An overview of Ditko's life and art, this book covers a lot of familiar ground (Spider-Man and Doctor Strange), but also details how Ditko's embrace of Randian ideals has isolated him further and further from the comics community, leaving him paying the bills with work like a Transformers colouring book. While they're philosophically quite different I couldn't help but think of Ditko as something of a forerunner to Dave Sim. But, while his beliefs are a lot less offensive to many, he lacked Sim's skills in getting his work out there regardless of what others think. Ditko's problem wasn't his beliefs, but his growing inability to work well with others. And he demanded more and more control, even as his skills diminished.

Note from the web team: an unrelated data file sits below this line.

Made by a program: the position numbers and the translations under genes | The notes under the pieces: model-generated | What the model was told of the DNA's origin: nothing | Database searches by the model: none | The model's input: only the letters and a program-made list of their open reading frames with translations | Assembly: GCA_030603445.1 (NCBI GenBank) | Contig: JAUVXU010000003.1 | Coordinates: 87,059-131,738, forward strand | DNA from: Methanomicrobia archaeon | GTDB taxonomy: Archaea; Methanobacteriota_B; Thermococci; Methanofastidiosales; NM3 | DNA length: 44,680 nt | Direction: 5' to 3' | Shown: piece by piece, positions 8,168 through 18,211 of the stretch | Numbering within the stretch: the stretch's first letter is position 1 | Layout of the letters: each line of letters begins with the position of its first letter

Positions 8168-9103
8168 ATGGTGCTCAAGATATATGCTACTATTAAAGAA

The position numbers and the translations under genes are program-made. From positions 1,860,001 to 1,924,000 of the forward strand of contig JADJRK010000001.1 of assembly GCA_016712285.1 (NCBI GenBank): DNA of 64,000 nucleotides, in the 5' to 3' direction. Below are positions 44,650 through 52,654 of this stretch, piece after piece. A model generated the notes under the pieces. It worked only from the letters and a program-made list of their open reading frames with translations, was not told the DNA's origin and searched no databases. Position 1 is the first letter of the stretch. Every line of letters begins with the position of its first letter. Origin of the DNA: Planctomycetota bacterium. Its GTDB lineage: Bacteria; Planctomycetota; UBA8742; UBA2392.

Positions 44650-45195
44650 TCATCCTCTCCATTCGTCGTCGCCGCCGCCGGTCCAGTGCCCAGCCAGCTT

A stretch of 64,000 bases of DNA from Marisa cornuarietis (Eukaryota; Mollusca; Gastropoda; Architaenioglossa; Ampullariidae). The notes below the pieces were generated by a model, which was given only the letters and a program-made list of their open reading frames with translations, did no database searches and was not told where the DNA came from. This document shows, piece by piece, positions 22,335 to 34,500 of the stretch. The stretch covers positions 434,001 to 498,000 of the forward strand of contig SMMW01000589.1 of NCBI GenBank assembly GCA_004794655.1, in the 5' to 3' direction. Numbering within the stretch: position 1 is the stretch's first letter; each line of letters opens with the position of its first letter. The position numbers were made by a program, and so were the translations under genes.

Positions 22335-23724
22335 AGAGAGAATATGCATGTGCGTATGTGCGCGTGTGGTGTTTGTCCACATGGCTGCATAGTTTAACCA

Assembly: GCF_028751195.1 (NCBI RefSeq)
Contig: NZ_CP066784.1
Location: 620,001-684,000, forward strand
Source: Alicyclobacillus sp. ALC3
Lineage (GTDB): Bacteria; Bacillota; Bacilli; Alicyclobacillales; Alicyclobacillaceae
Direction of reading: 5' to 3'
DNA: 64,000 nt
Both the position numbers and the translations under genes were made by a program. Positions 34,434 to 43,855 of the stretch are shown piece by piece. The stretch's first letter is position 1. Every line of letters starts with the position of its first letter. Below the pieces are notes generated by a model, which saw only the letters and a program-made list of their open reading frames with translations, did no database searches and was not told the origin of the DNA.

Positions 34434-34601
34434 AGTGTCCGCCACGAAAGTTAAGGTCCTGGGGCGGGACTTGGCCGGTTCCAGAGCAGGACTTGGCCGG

The book is surprisingly comprehensive. Though only a couple of hundred pages long, it covers a lot of his early work, his work for Charlton and Warren, his work for fanzines, and his self-published Randian tracts. As the years went by, and the admiration for him among a new generation publishers grew, he got one opportunity after the other to put his career back on track, only to turn it down for some obscure principle or other. In the end he was using old, original art to cover his drawing board, because he couldn’t afford a new one and wouldn’t let any one buy him one. Living on a government pension, he hasn't been published in years. The Spider-Man movies gave him new fame, but he seems to feel that using it to make a case for owed royalties (as the Seigels did) would be tantamount to accepting charity so he won't. Bell describes himself as a Ditko scholar, and he runs a site devoted to the man, but I was left with the impression that Ditko was largely the author of his own misfortunes. Still, the work he did in the 60s remains impressive. I have his Spider-Man and Dr. Strange runs, in one format or another, and I put down this book thinking its time to haul them out and put them on the to-read pile.